Mars on the Mind: The Psychology of Space Exploration
by James Franke
Imagine launching off 140 million miles away from your home. 140 million miles away from every place you've ever been, every person you've ever known, everybody you've ever loved. Now imagine you are making this trip over approximately 520 days in the comfort of a small, metal vehicle carrying a few crew members and the supplies that will keep you alive during this trip. These are the circumstances under which the bravest astronauts will make mankind's next giant leap: a manned mission to Mars.
The ordinary astronaut is the extraordinary human. The essence of an astronaut is characterized by the pushing of technological boundaries, the testing of mankind's greatest attempts at harnessing the future. While a plethora of great technological weaknesses must first be tackled before a Mars mission is possible, there is also the inherent weakness of the humanity of making the expedition. While most find the technological aspect to be of greater importance, it is the human aspect of long-duration space travel that will ultimately determine the success of the mission.
Currently, the International Space Station (ISS) is hosting a yearlong experiment testing the influence of space on the human body. American astronaut Scott Kelly and Russian cosmonaut Mikhail Kornienko are orbiting Earth in the midst of their yearlong stay on the ISS, twice as long as any astronaut has orbited before them. While the ISS experiment is mostly focused on the physical effects of spending a year in space, researchers have continued to uncover some important details about the psychology of living in space.
For the last decade, researchers have been observing journal entries from the astronauts regarding small disagreements and discrepancies that have surfaced between mission control and other astronauts onboard the ISS. Their findings have helped bring to light the importance of daily communal rituals onboard the space station as well as the “third quarter effect,” or the disillusionment that occurs halfway through an expedition, when astronauts realize how much farther they have yet to go. These ISS experiments are providing crucial insight into the real journey to Mars. But to what extent can these experiments test the psychological conditions of a real Mars expedition?
Think about it. Are humans prone to depression and mental health issues in an isolated, metal vehicle hurdling through the deadly vacuum of space towards an uninhabited planet over a few years? Or, are they more prone to mental health issues on Earth, where counseling and therapy services are more readily available? In analogous conditions, psychologists in the 1960s observed the “severe psychological dysfunction” of living and working under extreme Antarctic conditions for several months. Similarly, in 2011, the European Space Agency experimentally secluded six volunteers in a mock spacecraft for 520 days to observe the psychological stressors of isolation. The results were optimistic, showing little to no psychological disturbances, and mostly confirmed the strength of social interaction in the face of isolation. So, why do people become psychologically unstable in Antarctica, but survive the experimental isolation in space experiments?
The nature of the isolation may be the key difference. Humans isolated in Antarctica have no means of escaping their solitude, as planes do not land during the winter months. In staged experiments, however, leaving the “vehicle” means quitting the experiment, contrary to realistically being killed by the conditions in the vacuum of space or the cold winter of Antarctica. These factors may be hard to research, but they must be taken into consideration before any Earthling ventures to Mars.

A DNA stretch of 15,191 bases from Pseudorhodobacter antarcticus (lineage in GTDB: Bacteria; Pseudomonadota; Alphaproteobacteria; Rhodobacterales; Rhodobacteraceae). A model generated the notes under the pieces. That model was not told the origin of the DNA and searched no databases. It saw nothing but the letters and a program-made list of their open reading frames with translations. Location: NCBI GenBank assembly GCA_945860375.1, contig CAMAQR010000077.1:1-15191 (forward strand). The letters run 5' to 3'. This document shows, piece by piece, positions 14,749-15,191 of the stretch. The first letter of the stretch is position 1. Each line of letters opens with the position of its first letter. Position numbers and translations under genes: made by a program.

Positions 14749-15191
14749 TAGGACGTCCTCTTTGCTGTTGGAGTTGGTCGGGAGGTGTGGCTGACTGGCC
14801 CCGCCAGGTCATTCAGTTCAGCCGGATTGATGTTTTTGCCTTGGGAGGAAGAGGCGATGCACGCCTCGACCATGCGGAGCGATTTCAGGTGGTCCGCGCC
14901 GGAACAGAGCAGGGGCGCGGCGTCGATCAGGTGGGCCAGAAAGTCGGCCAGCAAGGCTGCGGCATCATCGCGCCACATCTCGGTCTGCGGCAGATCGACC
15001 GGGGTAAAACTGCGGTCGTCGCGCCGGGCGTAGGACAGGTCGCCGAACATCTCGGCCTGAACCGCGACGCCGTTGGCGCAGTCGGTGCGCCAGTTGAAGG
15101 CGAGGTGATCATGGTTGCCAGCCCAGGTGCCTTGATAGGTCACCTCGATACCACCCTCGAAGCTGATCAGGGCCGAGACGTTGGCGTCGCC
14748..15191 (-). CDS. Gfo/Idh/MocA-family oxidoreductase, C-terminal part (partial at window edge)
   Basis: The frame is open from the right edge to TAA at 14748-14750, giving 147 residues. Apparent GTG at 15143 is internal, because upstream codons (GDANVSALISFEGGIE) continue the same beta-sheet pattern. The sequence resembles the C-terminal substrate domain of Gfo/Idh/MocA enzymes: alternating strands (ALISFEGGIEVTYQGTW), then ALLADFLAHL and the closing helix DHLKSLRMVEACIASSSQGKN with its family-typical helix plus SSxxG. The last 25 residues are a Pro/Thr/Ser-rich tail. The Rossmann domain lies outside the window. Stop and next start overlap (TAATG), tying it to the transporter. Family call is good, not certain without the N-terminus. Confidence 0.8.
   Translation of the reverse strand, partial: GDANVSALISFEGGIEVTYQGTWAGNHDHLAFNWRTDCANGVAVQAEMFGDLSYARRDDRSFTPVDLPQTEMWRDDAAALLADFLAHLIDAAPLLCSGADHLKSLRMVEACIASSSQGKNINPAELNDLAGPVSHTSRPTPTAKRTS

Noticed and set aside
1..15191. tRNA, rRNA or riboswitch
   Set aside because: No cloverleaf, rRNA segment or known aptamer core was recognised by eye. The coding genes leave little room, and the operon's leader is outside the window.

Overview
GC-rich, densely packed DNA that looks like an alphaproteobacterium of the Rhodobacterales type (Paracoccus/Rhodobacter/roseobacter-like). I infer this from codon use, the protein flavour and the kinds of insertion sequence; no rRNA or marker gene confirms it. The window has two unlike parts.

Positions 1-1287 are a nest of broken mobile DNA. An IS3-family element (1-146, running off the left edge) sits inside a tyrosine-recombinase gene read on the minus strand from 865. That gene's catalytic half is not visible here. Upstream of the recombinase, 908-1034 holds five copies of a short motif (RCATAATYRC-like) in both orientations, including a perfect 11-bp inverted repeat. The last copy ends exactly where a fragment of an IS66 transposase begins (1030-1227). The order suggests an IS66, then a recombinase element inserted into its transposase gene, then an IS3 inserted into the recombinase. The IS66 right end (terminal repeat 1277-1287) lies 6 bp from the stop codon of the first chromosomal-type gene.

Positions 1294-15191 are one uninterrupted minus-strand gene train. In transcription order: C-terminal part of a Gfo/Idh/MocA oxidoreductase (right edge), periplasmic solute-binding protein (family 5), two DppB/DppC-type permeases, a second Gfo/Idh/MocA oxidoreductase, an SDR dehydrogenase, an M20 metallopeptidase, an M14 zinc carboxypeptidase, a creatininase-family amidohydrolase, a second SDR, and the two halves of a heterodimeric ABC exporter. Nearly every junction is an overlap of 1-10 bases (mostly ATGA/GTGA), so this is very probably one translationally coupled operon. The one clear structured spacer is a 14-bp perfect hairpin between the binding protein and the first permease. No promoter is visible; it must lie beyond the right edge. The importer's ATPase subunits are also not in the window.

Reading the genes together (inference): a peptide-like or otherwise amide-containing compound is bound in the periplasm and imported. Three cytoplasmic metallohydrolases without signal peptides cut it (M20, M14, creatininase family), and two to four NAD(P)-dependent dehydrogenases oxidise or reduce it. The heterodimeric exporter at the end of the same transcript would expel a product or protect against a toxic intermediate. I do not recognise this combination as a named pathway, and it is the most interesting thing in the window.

Undoubtedly, astronauts on long-distance and long-duration space flights will face prolonged periods of stress, boredom, depression and a lack of counseling services to cope with these psychological obstacles. One ongoing experiment is studying the human mind under these conditions. In August 2015, six researchers ventured into a deserted portion of Hawaii for one year to determine the cost of isolation from outside people. In some ways, this experiment will enhance our knowledge of how humans react to seclusion from society in small groups.
The addition of crewmates would also weigh in on the astronauts’ minds. On future space exploration expeditions, small teams of astronauts may be assembled to increase the efficacy of the mission. Teams of astronauts are more likely to provide support for each other as well as fulfill crucial social roles onboard the exploration vehicles. Obtaining a healthy group dynamic may prove to be extremely difficult when trying to organize a competent and well-trained crew. While a heterogeneous grouping would create a socially balanced team, there is damaging potential for cultural disputes and romantic involvement.
Multicultural crews can face disputes over small onboard happenings due to differing traditions and cultural tastes. Also, the issue of sexual relations between crew members would need to be addressed. Accordingly, they would need to be well trained in conflict resolution and mediation to avoid any damaging disputes. These skills would need to be strong enough to maintain an effective and peaceful crew for the entire span of the trip. Team members may also need to function as peer counselors for psychological problems or other emotional issues that may arise.
Space exploration is often seen as the true testament to the technological accomplishment of mankind. While this may be true, humans must also overcome great psychological obstacles before any of this new technology is put to use. Will our minds be both responsible for the creation of space travel as well as the force that precludes it from expanding the human realm of exploration? In the end, it may be our humanity that prevents us from doing what humans do best.